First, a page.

Immune Boosting Tips

The flu season is nearly upon us and once again the experts are saying that it is going to be a big season. If you are not doing so already, now is the time to look at your lifestyle and make some changes to ensure your immune system is ready for the season ahead.

I’ve pulled together a list of tips. Some you will already know but some you might not have heard of.

  • Sleep: For some time now we have known that chronic sleep problems can lead to conditions such as weight gain and elevated blood pressure. Inadequate sleep also has a detrimental effect on the immune system by decreasing the natural killer and cellular immune response. Most of us should be aiming for between 7 to 9 hours of good sleep each night.
  • Stress: Research has clearly shown that the increased cortisol production caused by stress makes you more susceptible to catching a cold. It also makes your symptoms more intense when you do catch a cold. It may seem impossible sometimes but you can affect your stress levels and make a significant difference to your health.
  • Exercise: People who take part in half an hour of moderate exercise regularly are less are less likely to succumb to the common cold than those who do not exercise. This is because moderate physical activity increases the levels of leukocytes in the bloodstream. Leukocytes are cells which fight infection. It is important to remember that moderate levels of exercise is the key as too much high intensity exercise can have the same effect on the body as excessive stress.
  • Vitamins and minerals: Adequate nutrition is vital to support immune function. Adequate levels of vitamins A, B6, B12, C, D, E, folic acid, iron, zinc, copper are vital to support the protective activities of the immune cells. There are those that argue that a balanced diet should supply you with all the nutrients you need but let’s consider the balanced diet for a moment. In a recent study less than 50% of Queensland adults consumed the recommended two or more serves of fruit on a daily basis with an average intake of 1.6 serves daily. Only 9.1% of Queensland adults consumed the recommended five or more serves of vegetables on a daily basis with an average of 2.4 serves daily. Even if you are getting your 5 and 2 daily, you really need to consider the quality of that 5 and 2 and how fresh it is?
  • Social engagement: This might seem like a strange thing to add to the list but being socially engaged is good for your immune system. Good for your physical and mental health social engagement can be either formal or informal so long as it is done regularly.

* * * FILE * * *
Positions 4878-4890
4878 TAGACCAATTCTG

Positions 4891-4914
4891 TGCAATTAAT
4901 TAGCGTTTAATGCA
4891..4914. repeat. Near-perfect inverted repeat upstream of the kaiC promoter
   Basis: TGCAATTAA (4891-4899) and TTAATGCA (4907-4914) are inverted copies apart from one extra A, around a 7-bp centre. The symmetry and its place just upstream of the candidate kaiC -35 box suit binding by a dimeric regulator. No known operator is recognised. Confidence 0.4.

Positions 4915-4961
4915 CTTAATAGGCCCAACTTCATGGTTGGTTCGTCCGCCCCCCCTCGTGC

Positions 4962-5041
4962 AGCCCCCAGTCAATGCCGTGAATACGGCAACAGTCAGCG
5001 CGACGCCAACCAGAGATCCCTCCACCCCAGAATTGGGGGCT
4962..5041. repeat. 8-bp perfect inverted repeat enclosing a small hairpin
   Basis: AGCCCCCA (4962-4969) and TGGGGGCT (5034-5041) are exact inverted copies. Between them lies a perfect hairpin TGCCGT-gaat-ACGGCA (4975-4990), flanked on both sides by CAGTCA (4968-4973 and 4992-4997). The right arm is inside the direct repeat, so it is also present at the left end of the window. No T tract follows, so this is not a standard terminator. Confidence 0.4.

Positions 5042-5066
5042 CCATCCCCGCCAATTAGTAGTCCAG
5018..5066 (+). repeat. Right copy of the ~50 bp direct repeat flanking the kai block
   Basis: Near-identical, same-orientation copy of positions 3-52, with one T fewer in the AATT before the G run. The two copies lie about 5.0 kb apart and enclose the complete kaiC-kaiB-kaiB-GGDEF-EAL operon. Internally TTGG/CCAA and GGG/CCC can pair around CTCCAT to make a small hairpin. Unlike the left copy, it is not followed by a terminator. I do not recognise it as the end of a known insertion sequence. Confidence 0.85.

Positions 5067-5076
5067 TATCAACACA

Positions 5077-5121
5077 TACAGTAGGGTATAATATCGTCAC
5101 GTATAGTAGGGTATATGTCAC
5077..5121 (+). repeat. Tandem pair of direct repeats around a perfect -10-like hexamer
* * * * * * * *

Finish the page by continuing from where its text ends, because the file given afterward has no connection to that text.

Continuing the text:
• Probiotics: In 20011 a systematic review was published by the Cochrane Library on the effectiveness and safety of probiotics for preventing acute upper respiratory tract infections (URTIs). The review determined that “Probiotics were better than placebo in reducing the number of participants experiencing episodes of acute URTIs, the rate ratio of episodes of acute URTI and reducing antibiotic use”. Clinically we find that probiotic supplementation is particularly beneficial for those who have recently undertaken a course of antibiotics. This does not mean that eating yoghurt will provide the same effect as we know that the use of probiotics is strain specific. Off the shelf products in your supermarket may not contain the appropriate strain of probiotic in quantities to have a therapeutic effect.

Perhaps the most important tip for this flu season is to keep your germs to yourself. If you do get sick, stay at home and don’t spread your virus with everyone at work. Unless you are getting treatment stay at home, rest and drink plenty of fluids. Practice good personal hygiene by coughing and sneezing into a tissue, dispose of tissues appropriately, wash your hands regularly and don’t let sick children share drink bottles or cups.

Acupuncture and Chinese herbal medicine has a long history of using a number of very specific approaches to support those suffering a viral illness. It is also commonly used to support your general well-being in order to ensure your immune system is healthy enough to deal with such infections as best it can.

About Ian Murray

Ian is a registered acupuncturist and Chinese Herbal Medicine practitioner at Kenmore Centre for Health. This website contains general information about medical conditions and treatments. The information is not advice, and should not be treated as such.
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